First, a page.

This is not to say that The Lives of Others is not a very effective film. A story of a playwright in East Berlin in 1984 and the no-nonsense Stasi agent that is assigned to spy on him, at times, quite effectively and chillingly is able to convey the level of paranoia present in that specific time and place (see the scene in the lunch room as a low-level Stasi agent stops short a joke about a Communist leader and turns pale once he realizes a superior is sitting 5 feet away.)

When I finished the film I felt quite underwhelmed. I felt like something was missing, and that thing was an artistic touch. There was nothing wrong with the film. Each shot, each performance, each piece of swelling music during the dramatic denoument, each pan, each montage was so by the book. Technically it all came off very well but in the sense of a good made for TV movie – it was all done so safely. It was as if you programed a robot to make a film. It was both thrilling (in it’s plot twists) and boring. It’s the definition of a B-minus film.

Ok, I suppose I’ll finally do a top 10 of 2009

February 11, 2010

Keep in mind I haven’t seen the following films, but it’s getting a bit late in the year for anybody to care anymore, right? Perhaps I can figure out how to get studios to send me screeners! Any tips?

Have not seen: Precious, Invictus, Ponyo, Princess and the Frog, Broken Embraces, A Simple Man, An Education, 35 Shots of Rum (still not even a limited release in the US), 9, Tulpan, The Informant!, The September Issue, La Danse, Bad Lieutenant, Import Export (ditto 35 shots), Me and Orson Welles

1.The Hurt Locker

On my third viewing I think I realized that what I loved most about this film was it’s unusual ability to convey some of the less depicted relationships that exist between soldiers. The scene in the desert with the sniper, wherein Sgt. James prepares and feeds Sgt. Sanborn a pouch of juice as Sanborn keeps his scope on the target was a moment in war that I’d never seen before. It had the intimacy and loving touch of a parent feeding a child.

2.In the Loop

Funniest film I’ve seen in years and slowly creeping up my list of favorite comedies ever. I spent a couple of weeks being tormented and amused by some of the lines of this film in the same way a commercial jingle will refuse to leave your consciousness.

3.Inglorious Basterds

Tarantino made a film that nobody else could pull off. For a filmmaker so self-conscious and referential it’s impressive how much he just doesn’t care about other people’s notions of good taste. He just wants to entertain and continues to see film as a medium that could even go so far as to single-handedly end the Thrid Reich.

4.Children of Invention

This did not get picked up by a studio this year, which is a shame. It’s a wonderful understated tale about an immigrant experience and the wonderful naievete of children running right up against the dangers of a contemporary American city.

5.Goodbye Solo

The best tear-jerker of the year. Ramin Bahrani has made three incredible films in a row. I hope he continues working outside of the Hollywood mainstream because, with his non-professional leads and unglamorous examinations of the lives of outsiders in America (especially that of immigrants) he has made three of the greatest films of the last decade. Red West pulls off such a wonderful, cantankerous and tragic character.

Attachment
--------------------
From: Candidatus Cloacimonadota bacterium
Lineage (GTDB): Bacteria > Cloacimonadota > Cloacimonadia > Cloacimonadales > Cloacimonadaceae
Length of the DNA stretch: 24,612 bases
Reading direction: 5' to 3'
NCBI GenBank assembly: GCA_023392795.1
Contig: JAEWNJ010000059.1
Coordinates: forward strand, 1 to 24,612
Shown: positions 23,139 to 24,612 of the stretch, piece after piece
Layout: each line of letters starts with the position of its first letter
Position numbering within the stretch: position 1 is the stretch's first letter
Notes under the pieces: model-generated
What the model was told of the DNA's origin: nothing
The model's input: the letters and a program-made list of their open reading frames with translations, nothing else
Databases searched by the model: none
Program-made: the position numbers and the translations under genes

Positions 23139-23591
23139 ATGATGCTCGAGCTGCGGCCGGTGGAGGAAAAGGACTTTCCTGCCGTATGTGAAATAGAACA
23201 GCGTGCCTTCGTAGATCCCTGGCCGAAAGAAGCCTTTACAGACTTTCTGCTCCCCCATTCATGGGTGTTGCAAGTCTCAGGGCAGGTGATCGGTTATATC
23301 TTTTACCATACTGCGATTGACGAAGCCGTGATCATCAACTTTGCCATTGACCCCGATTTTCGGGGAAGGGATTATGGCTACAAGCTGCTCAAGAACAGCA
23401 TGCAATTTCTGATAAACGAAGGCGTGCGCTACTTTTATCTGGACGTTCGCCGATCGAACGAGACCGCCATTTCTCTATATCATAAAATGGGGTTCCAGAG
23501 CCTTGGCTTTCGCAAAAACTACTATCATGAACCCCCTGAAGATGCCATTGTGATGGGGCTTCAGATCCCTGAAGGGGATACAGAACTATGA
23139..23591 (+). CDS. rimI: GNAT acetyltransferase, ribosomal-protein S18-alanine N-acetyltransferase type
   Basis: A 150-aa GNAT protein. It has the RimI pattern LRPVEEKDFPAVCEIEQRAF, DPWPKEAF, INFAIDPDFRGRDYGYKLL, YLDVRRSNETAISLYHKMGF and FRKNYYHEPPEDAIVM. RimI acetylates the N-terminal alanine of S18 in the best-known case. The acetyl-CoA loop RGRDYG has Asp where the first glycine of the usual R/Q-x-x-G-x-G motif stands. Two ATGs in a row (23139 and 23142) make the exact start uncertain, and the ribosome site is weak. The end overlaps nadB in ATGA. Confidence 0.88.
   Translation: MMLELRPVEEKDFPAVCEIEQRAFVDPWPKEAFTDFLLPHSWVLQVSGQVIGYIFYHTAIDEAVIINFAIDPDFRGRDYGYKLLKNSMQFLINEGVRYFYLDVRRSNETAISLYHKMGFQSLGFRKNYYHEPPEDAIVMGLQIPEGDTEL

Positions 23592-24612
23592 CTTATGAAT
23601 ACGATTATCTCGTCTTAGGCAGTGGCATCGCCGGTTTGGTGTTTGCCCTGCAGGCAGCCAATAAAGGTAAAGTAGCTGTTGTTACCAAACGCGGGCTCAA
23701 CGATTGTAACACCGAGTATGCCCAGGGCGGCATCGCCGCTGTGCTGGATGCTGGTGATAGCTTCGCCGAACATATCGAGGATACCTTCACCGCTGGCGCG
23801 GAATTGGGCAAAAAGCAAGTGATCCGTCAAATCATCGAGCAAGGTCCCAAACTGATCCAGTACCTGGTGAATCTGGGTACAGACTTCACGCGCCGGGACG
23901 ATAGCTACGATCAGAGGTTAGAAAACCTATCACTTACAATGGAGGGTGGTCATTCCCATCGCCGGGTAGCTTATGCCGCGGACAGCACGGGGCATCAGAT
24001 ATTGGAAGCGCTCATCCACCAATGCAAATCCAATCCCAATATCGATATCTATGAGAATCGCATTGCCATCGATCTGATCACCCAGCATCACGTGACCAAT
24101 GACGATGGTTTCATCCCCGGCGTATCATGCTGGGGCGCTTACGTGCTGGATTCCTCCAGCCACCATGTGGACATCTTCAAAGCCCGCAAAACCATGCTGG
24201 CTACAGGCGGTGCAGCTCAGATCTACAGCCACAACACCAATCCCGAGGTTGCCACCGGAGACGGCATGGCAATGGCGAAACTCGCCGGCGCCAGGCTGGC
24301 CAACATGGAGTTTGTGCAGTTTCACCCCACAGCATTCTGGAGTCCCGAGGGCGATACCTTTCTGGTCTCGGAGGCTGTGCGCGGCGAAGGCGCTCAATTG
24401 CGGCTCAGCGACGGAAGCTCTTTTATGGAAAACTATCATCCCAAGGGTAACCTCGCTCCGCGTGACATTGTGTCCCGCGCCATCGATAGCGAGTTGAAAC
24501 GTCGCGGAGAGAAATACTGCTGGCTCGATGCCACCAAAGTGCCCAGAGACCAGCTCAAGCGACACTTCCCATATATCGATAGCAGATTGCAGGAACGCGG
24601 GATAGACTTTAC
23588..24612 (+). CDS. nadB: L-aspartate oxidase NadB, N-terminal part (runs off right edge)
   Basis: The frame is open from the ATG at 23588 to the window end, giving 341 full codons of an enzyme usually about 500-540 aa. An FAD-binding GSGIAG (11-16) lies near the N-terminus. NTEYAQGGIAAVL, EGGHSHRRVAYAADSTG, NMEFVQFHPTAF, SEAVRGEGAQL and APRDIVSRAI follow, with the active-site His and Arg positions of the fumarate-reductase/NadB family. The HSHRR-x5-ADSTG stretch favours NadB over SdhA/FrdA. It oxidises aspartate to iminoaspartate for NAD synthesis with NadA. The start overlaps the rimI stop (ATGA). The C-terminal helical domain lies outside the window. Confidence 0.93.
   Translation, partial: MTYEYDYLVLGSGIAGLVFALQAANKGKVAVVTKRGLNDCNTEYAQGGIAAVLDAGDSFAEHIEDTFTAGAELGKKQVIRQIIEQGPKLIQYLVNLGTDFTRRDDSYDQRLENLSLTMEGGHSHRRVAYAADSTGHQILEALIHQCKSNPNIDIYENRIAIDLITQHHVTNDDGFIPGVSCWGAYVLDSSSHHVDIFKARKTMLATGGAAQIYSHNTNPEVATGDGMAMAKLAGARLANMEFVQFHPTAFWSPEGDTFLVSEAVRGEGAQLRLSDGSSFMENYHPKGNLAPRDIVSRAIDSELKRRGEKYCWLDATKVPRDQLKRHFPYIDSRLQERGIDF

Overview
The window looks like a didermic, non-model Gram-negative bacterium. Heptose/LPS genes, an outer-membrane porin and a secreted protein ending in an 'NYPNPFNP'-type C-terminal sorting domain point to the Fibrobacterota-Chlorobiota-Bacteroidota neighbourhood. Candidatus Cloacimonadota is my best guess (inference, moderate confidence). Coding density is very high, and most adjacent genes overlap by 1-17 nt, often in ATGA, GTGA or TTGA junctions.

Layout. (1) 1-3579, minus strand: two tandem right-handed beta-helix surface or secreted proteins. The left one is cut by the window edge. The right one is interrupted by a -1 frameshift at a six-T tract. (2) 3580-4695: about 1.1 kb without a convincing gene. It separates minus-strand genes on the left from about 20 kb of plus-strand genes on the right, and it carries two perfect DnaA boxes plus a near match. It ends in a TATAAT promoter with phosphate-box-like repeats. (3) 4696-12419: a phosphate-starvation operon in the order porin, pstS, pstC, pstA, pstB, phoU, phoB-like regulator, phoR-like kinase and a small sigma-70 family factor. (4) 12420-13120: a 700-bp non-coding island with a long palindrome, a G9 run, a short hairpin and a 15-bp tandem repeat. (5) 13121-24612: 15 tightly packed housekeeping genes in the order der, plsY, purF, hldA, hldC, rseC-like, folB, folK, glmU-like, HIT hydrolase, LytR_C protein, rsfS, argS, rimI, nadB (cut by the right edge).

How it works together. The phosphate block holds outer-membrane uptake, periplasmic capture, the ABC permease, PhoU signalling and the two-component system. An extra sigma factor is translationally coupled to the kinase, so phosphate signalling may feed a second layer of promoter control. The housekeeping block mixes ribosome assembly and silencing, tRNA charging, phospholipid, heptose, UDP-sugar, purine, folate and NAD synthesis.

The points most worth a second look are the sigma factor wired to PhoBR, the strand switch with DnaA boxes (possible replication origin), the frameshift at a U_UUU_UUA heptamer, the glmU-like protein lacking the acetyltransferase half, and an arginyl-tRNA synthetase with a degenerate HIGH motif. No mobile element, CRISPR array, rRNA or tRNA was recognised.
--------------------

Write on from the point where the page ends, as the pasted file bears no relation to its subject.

6.We Live in Public

Another film that hasn’t been picked up and released yet (though you may see it in the running for awards once it inevitably does.) Ondi Timoner, of Dig! “fame,” creates a film about a visonary and repulsive genius, a trend of American’s elimination of the private sphere, and a man who pulls off a wonderful sociological/psychological experiment that doubles as the greatest, longest, dirtiest, most claustrophobic party in New York.


A slight film examining the transition of a friendship come adulthood (similar to Old Joy even down to the hippie dude with a long beard!) Quite a slight film but there are some touches that made me laugh with recognition. One of those films that I definitely appreciate more because of my personal cultural circumstances.

8. Sugar

Another quite small film less about baseball than about almost acheiving the dreams of youth but then having to make your own way as a non-english speaking immigrant in the US. A wonderful performance by another non-professional actor Algenis Perez Soto.

9. Hunger

Quite self-consciously arty and exacting in it’s aesthetic. I appreciated it less at the outset due to it’s overt political agenda and manipulative scnees (see the hallway beating scene with the crying guard) but I am haunted by absolutely stunning images of a naked man standing in front of prison bars as snow comes through and peppers his chest or a close-up of a man’s hand as he plays with a fly. Looking back at Michael Fassbender’s performance (as well as experiencing his very nuanced turn in this year’s Fish Tank) has made him one of my current acting favs – he’s goanna blow up into a big leading man in the next year or so – just you wait!

10. A Serious Man

I had a hard time picking a 10th for this year so I just did a snap judgement and chose the Coen Brothers – always a good choice. By far my favorite scenes are those of the protagonist professor with the maderately-English-speaking Korean student and his father. The Coens do comedy of manners like no others!

Honorable Mentions: The White Ribbon, (500) Days of Summer, Star Trek

Guilty pleasure of the year: Terminator: Salvation

I’m a sucker for the whole future robot war concept, even though Christian Bale played John Connor essentially just like his one-note Batman without the cape. Ugh!

Acting Performance of the Year (Male/Female is bullshit): Christopher Waltz

That’s a bingo!